No light shining in our Black community
Darkness has seemed to outshine light in Miami’s urban core over the past 12 months with the increasing incidents of senseless gun violence among our children and youth, incidents that involve mainly black males who are either victims or suspects in the murder and mayhem that has gripped an entire community.
And it was extremely difficult to find light on a breezy, sunny South Florida Sunday afternoon—one day after the senseless death of 6-year old King Carter.
I found only darkness, pain, sorrow and despair which found their way to Santonio Carter, the mother of his children, and countless family and friends as hundreds gathered in pain and outrage at the senseless killing of his 6-year old son, King Carter.
I hadn’t seen Santonio in well over a decade—since I handed him his high school diploma—and at which time I knew him as “Blaze.” He had always shown himself to be a responsible student and likewise had grown into a responsible, dedicated young man and father who walked his son to school, involved him in sports, and purchased candy in the wee hours of the night because his love and adoration for King Carter made him unable to say no.
Sadly, there will be no more walks to school. No more looking forward to little league football. There will be no more late night runs for candy. This sweetness has now been replaced with a bitterness shared by an entire community, an outrage that should be examined by the whole nation that only hears, reads, or views news footage about the virtual genocide in which legions of young, predominantly Black males find themselves on either side of high-powered weapons that have no “eyes” and in the hands of shooters that have no hearts.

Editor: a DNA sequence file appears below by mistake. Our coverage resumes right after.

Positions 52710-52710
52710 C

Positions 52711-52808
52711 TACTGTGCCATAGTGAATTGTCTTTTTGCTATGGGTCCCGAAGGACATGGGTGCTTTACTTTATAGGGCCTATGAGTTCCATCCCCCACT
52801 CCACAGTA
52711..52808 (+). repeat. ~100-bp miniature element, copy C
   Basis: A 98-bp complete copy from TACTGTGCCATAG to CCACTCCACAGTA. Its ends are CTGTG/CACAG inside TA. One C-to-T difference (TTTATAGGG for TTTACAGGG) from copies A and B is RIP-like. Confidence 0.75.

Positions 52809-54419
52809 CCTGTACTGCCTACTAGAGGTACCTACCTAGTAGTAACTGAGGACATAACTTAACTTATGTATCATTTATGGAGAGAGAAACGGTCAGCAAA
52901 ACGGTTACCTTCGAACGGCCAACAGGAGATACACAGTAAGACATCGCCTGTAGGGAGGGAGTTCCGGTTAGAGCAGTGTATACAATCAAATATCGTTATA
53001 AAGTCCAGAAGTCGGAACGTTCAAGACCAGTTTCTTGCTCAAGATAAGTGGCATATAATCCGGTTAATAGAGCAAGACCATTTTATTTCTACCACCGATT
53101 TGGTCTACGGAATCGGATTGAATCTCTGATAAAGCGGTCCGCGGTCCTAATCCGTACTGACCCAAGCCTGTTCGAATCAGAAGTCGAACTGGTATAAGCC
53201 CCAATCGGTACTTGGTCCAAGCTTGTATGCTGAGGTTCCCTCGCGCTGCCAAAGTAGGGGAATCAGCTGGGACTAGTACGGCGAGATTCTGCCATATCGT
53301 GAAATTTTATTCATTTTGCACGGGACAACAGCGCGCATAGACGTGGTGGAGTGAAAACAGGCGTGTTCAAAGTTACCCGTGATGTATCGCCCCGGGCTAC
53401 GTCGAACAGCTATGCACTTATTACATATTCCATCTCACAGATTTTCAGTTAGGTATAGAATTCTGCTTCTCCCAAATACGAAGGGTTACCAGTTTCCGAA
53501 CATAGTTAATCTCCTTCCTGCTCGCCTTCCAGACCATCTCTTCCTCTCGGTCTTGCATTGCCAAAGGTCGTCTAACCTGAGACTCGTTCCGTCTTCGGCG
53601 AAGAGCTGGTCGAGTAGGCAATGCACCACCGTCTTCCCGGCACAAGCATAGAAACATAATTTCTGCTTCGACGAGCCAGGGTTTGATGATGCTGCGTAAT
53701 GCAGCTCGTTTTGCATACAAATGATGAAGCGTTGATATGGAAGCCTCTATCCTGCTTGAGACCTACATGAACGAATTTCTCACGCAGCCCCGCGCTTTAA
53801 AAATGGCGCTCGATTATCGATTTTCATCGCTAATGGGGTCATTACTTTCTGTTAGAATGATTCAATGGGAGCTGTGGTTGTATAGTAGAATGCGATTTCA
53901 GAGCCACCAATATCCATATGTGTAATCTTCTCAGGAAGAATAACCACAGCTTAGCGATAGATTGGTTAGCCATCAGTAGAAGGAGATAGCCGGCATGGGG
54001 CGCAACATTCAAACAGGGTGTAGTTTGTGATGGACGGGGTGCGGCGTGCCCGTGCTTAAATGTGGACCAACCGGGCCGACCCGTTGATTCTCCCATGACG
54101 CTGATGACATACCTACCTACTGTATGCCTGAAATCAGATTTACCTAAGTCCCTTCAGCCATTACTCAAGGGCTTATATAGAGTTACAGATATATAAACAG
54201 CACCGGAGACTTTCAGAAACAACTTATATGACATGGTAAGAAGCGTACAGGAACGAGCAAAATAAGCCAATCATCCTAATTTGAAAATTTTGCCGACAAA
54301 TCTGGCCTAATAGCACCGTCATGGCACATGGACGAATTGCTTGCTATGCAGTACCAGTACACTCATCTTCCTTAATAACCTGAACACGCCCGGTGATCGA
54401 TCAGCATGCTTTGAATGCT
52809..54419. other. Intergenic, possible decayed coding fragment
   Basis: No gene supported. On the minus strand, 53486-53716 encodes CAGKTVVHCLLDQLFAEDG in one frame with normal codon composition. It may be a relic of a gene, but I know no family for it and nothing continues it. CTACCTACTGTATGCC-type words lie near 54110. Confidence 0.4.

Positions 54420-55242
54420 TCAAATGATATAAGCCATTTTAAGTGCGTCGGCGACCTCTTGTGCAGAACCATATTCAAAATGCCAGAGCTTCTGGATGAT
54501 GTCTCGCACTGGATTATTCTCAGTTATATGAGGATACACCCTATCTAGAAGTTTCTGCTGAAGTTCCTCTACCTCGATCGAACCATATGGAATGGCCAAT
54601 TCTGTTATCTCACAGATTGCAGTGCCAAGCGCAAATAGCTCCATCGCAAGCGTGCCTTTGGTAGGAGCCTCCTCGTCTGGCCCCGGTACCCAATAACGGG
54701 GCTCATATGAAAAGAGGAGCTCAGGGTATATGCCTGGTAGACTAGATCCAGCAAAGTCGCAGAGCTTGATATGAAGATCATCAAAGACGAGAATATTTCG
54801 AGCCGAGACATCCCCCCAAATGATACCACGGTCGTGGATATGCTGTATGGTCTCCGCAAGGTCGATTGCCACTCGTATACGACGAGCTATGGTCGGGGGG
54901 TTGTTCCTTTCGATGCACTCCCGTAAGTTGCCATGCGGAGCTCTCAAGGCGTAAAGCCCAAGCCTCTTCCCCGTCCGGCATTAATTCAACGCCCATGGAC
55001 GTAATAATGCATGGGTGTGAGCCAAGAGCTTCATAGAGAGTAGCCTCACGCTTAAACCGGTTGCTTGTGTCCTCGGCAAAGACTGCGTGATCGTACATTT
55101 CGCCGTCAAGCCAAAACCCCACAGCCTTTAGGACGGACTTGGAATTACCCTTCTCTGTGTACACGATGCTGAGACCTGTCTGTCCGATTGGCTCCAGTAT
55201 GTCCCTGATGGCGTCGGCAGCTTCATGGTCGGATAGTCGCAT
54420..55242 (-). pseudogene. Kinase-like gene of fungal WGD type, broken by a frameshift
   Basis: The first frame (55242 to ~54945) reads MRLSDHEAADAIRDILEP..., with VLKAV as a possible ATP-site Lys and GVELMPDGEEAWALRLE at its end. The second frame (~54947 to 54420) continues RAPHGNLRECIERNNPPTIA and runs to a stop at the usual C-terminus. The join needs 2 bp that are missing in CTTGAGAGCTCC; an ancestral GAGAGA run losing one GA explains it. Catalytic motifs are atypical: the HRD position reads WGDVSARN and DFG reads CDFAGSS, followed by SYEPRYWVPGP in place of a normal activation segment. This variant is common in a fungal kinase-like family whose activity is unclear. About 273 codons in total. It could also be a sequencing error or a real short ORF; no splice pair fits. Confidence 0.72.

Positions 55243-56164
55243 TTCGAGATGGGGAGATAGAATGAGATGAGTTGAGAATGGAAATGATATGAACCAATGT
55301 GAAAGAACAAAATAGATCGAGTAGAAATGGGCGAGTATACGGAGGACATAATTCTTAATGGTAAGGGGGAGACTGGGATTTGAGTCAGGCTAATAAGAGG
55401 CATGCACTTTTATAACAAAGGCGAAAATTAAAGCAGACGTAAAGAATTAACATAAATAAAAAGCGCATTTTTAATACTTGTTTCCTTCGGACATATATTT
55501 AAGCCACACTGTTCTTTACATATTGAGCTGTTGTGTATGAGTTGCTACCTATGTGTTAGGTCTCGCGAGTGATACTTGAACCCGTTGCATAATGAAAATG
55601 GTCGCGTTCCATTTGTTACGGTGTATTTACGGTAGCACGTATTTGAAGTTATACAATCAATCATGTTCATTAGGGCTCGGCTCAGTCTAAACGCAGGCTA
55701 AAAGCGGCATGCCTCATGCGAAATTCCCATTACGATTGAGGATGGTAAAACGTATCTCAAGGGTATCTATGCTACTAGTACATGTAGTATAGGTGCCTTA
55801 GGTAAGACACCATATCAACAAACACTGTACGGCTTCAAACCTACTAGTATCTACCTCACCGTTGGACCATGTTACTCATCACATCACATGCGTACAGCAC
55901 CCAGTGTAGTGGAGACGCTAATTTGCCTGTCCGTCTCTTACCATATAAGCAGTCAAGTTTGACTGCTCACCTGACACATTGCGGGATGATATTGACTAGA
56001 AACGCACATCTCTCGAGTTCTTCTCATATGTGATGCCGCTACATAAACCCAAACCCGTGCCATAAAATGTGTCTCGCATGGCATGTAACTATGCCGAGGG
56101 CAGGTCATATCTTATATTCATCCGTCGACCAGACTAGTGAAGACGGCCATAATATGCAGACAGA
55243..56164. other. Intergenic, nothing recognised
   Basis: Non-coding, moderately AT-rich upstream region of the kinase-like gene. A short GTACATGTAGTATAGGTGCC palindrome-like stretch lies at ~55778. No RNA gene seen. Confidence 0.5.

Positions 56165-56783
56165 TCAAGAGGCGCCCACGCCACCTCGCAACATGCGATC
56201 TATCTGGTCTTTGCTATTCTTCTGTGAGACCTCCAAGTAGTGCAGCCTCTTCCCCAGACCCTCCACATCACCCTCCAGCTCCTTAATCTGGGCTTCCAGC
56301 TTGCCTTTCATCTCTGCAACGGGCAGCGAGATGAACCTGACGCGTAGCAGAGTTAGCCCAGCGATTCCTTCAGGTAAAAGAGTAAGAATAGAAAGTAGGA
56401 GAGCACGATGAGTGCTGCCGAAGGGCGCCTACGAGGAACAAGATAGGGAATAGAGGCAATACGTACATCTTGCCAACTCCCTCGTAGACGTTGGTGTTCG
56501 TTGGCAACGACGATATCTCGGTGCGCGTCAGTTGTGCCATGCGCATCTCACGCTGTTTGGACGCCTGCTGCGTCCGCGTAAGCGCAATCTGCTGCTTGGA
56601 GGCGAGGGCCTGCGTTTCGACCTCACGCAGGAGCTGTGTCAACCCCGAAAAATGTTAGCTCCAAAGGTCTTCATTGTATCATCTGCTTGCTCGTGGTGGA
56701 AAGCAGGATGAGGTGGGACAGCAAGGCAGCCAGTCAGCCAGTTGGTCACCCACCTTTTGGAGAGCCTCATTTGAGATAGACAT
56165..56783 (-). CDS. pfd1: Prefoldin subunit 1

Young King Carter encountered the “heartless” and was felled by a blind hail of bullets in broad daylight on what seemed to be a quiet Saturday afternoon. Santonio’s vivid description and painful anguish over seeing his young son shot sent chills through the veins of each person that gathered at the complex.
Senseless violence and killing have no place in society. They rarely if ever visit the suburbs. When they do, they make headlines and are usually followed by swift, deliberate action and the capture of the perpetrators.
Bullets flying through the neighborhoods of our children in the urban core have become a common occurrence. Weekly, we serve witness to a frenzy of unchecked gun violence in the urban core that increasingly places mothers in the front pews of churches trying to bridge the irreconcilable gulf between what they had breathed and sweated and pushed into the world and what lied embalmed in hand-picked coffins before them—coffins that should never be made for a body the size of King Carter’s.
With each senseless loss of young life, we move from sorrow to anger; to despair and worry for the children and youth, and residents, who are trapped in terror and too often, because of their zip codes, are at best given a prescription for a life residing in terror, and at worst the nightmarish reality of an early, untimely, inexplicable death.
Dr. Gallon served as principal of Miami Northwestern Senior High School from 1998-2005. He is a candidate for School Board District 1.